Today was the first time I’ve ventured onto Instagram. I know, I know… get with the times already…
I understand (in theory) that Instagram can present a good option for brand building – so I’ve reluctantly signed on with an view as to how and if I can use it for YogaMate.
I thought it might provide me with a ready-made, inspirational image that I could on-share to YogaMate’s Facebook page.
When I nonchalantly tapped ‘Yoga’ into the search bar, a multitude of results swiftly returned that left me dumbstruck… and just a tiny bit deflated.
Image after image of ‘beautiful’ toned, women (with a sprinkling of men) showing off terrifically difficult poses in terribly beautiful natural settings. Screen after screen I scrolled to find the ‘same’ images, one after another. Splits, Arms Balances,
unbelievable contortions of the body that 99% of the population will never achieve.
There were (a very modest) sprinkling of voluptuous yogis, but again, in impossibly beautiful locations performing difficult feats like headstands without hands.
Now, I’m not saying that the shots weren’t beautiful. And I’m not saying that I don’t admire the people and their amazing bodies that can bend them into those unbelievable shapes.
Nor am I saying that it’s wrong to aspire to do the same.
Certainly I aspire to advance in my physical practice. I practice stretching and strengthening in hopes that I too can progress to the more advanced postures.
However, I recognize this is my ego driving me… and I know in my heart of heart, that my life will be no better if I never achieve the full expression of King Pigeon.
What troubles me is the magnitude and disproportionate prevalence of difficult poses creating dissonance as to what Yoga actually represents.
I’ve heard too many times, from too many people, ‘I can’t do Yoga, I’m not flexible enough’.
Yoga is NOT about being flexible or bending like a pretzel. It is not even being able to sit perfectly still for hours in meditation with nary a thought.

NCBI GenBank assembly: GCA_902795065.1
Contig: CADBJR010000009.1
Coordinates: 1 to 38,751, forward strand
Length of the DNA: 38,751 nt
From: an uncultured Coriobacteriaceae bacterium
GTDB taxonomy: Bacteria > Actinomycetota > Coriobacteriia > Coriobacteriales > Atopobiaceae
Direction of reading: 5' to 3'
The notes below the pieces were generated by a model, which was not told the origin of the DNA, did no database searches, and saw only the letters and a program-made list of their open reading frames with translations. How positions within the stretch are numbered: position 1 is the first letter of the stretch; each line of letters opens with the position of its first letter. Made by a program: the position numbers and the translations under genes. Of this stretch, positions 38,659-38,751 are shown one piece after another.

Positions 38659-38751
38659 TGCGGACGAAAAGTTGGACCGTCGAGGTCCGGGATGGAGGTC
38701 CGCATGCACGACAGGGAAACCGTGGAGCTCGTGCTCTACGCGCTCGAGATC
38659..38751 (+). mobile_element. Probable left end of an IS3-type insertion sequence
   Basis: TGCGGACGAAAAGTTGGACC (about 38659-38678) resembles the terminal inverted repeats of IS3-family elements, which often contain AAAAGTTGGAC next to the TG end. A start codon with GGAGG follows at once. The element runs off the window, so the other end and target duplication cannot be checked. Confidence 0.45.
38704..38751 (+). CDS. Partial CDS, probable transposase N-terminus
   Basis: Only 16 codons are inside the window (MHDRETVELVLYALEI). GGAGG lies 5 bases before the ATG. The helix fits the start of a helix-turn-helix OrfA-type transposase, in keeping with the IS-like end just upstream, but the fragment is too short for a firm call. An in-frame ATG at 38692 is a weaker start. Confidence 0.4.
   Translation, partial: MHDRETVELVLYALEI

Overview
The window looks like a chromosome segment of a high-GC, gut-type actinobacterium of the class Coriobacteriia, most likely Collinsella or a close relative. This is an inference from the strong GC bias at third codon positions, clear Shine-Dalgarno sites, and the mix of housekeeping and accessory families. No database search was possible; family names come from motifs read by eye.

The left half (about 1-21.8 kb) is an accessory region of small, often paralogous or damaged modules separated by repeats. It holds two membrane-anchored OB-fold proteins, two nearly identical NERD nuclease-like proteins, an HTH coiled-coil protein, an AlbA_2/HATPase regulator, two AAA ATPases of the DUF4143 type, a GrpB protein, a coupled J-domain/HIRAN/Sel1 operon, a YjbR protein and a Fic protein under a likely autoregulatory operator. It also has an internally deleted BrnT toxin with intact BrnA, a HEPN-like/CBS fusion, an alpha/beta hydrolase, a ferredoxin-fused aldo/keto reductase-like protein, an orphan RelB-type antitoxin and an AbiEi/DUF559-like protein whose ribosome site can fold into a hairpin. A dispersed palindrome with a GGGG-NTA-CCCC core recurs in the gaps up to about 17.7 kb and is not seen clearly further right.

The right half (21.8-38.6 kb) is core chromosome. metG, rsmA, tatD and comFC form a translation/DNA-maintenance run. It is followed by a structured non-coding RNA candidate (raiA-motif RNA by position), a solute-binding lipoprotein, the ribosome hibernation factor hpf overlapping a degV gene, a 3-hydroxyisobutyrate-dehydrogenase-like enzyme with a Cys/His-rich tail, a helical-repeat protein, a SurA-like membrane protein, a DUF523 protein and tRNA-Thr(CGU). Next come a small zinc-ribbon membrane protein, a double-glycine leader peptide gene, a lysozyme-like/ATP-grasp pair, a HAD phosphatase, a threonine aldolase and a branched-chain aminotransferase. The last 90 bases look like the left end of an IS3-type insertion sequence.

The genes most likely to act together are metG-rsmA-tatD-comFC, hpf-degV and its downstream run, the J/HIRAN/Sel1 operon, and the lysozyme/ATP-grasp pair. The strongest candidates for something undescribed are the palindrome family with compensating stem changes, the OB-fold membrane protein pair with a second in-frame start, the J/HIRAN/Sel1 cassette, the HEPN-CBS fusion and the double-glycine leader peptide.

Since it’s great surge in popularity in the west coinciding with technological advances in communication (not to mention the acceptance of the selfie), there have become a disproportionate number of individuals showing off their physical prowess on social media – and thus creating an even greater chasm between what Yoga is – and what it is not.
And thus, I’ve been compelled me to write this, my first Blog… because it is clear to me that so much of what circulates the internet these days as ‘Yoga’ is anything but…
So, if not those selfies, what is Yoga?
In it’s very essence, Yoga is the recognition that we are more than just a body and a collection of thoughts in the mind. The Yogic tools (which includes the postures, breathwork and meditation), help us transcend the physical and mental limitations to cultivate health, happiness, and a greater sense of self-awareness and higher consciousness.
It aims to create balance and union in your physical, mental and spiritual self. It is about the dissolution of competition and it most certainly is not about posing for the cameras to show off your physical skills.
I am not unrealistic in my view. I know that there is no stopping the daily inundation of ‘yoga’ uploads to the internet; and I am not saying that there is no room for taking a picture (or video) of yourself doing Yoga (in fact, I took one just this morning and posted it to Facebook). But its our responsibility to be mindful about our reasons for doing so.
There is an extremely delicate balance between educating and inspiring vs. narcissistic voyeurism.
Through YogaMate – and perhaps this blog, I am hoping that, as limited as my reach may be, that I may help open the eyes of some to the depth and breadth of this magnificent discipline. To the healing and transformative powers Yoga can unlock within your being.
As Judith Hanson Lasater (a famous American yoga teacher) so wisely stated, ‘Asana is not the yoga… it is the residue the asana leaves in our mind, body and heart that is the yoga’.
So there may be some ‘selfies’ of me to come – but with them there will be a message and hopefully a touch of genuine inspiration. Perhaps, if I’m lucky, I’ll be able to encourage you, too, to step on a mat (or bare floor) and open yourself up to the healing powers Yoga can bring into your life.